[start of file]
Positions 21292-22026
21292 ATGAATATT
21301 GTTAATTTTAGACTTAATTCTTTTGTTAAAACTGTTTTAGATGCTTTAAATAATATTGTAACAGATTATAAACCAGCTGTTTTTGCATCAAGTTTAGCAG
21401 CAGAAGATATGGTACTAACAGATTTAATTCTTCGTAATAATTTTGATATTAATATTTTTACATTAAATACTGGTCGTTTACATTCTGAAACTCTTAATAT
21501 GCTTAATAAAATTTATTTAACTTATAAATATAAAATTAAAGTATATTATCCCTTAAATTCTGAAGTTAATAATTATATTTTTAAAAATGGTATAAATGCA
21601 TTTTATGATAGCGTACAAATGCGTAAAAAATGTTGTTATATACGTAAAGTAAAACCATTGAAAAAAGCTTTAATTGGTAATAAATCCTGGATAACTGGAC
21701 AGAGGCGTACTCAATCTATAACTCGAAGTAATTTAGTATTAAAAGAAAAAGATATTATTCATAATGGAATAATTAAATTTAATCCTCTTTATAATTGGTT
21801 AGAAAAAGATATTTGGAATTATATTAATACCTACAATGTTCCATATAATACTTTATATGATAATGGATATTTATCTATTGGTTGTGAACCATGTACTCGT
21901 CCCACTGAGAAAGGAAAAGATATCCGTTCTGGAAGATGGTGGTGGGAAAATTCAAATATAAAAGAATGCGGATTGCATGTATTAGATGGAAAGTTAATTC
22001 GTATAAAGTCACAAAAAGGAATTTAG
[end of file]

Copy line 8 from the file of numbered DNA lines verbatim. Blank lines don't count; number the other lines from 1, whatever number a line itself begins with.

21801 AGAAAAAGATATTTGGAATTATATTAATACCTACAATGTTCCATATAATACTTTATATGATAATGGATATTTATCTATTGGTTGTGAACCATGTACTCGT